Torjager Tips

The Stick



The stick should be cut no higher than the chin and no lower than the collarbone on skates! It is imperative that the stick be no higher than the chin as this will affect the player’s ability to shoot and handle the puck. No exceptions!




Players should use a lie 6 stick or the very lowest a lie 5.5. This allows them to have a full blade on the ice when bringing the puck back and will also allow for raising the puck more easily. Ask your retailer what lie a stick is as they may not be marked...look for a pattern with an upright angle to it.

The Easton is a Lie 4 and the CCM is a lie 6 Recchi pattern.




To be able to handle and shoot the puck easily, the curve should not begin until mid-way down the blade. This allows for enough room on the heel of the blade to handle and shoot the puck. Heel curves are not good for developing players and too much curve over all is too hard for them to develop proper mechanics!



The flex of the stick is associated with the overall weight and balance of the stick. If the stick is too stiff, the player will struggle to handle it and if the stick is too light, it becomes the weak link between the strong player and the heavy puck. Get the right stick. Don’t use a stick that is out of your league! Use a stick that is about half your body weight in flex. So if you weigh 60 lbs then use a 30 flex stick.

Flex Guide
6 - 8 years old
8 - 11 years old
12-14 years old
14 - 15 years old
15 - 17 years old
20 - 40 flex
40 - 50 flex
50 - 60 flex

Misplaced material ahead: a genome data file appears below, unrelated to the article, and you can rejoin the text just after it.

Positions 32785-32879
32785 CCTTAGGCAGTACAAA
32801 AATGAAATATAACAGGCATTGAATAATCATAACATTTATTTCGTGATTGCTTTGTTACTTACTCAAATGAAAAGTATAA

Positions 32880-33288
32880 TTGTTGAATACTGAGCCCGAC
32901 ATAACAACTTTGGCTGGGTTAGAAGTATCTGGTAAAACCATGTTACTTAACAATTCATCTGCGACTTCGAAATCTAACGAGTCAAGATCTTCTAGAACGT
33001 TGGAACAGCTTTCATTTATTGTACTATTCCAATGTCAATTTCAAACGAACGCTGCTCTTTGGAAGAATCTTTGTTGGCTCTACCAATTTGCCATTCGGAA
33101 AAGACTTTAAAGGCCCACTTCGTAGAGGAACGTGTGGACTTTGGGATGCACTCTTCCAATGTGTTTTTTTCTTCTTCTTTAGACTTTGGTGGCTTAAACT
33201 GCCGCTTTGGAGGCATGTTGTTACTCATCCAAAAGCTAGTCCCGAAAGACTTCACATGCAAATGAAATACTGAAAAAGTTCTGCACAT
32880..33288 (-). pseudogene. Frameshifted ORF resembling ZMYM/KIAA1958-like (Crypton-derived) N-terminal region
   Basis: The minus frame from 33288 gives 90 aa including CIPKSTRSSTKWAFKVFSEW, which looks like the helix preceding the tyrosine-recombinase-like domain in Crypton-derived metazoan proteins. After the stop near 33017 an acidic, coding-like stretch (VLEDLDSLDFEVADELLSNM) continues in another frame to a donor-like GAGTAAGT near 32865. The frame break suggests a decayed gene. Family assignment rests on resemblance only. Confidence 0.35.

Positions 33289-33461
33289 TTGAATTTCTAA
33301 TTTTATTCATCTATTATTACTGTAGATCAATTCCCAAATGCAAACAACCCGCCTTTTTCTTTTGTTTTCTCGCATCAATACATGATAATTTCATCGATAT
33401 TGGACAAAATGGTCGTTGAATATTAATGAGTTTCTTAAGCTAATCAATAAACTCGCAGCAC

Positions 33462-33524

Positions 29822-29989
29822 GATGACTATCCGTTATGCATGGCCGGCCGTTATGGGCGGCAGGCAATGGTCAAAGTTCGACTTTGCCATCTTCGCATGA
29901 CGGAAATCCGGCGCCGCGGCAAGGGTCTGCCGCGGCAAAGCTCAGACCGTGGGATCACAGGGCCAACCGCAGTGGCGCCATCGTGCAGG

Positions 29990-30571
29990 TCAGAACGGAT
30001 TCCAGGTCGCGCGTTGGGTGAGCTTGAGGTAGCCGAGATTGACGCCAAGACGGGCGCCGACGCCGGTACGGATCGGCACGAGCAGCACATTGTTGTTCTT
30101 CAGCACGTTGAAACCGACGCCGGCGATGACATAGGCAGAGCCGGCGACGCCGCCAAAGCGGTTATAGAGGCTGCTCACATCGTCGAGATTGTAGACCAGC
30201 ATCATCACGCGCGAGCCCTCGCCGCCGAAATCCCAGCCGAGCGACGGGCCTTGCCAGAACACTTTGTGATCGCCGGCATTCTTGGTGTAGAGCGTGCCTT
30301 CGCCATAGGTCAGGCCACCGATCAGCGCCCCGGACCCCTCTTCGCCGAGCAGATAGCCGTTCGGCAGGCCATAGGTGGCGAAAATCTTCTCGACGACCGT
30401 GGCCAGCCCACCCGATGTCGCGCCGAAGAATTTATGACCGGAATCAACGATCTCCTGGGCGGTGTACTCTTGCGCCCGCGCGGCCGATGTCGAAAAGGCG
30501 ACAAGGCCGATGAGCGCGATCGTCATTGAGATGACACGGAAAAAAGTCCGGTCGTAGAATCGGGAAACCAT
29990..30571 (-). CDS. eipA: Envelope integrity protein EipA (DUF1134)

60 - 75 flex
75 - 100+flex



The Goal Hunter Grip


The Goal Hunter Grip is the key to stick handling and shooting well!


 Step #1: Split the tape in half and wrap around the end of the shaft 8-12 times. You can choose to make it slightly wider for older players, thinner for younger ones. Make sure it is at the end of the stick!


 Step #2: Wrap full width tape up the shaft from about 8 inches to the top. We do this from the bottom up so the tape does not roll down in your hand.




When you grasp the stick with your top hand, butt your ring finger up against the knob and allow your pinky to wrap around the knob, hanging off the end slightly. Your ring finger does the holding, not the pinky - it is important to have something to hold onto but not too large!



You must hold the stick at the end!

When you grasp it before the end of the stick, this is how much you can flex your wrist!

Using the proper grip, you can gain 25-30% more range of motion - key when shooting the puck!



Hold the stick on the top of the shaft, like a hammer. This is much like a tennis or badminton racquet "V" grip!





If you are looking for advice on sticks, or for more great hockey tips and information on our Shooting Lessons, Shooting Camps and all other programs, please visit or call our office at (403) 698-1751.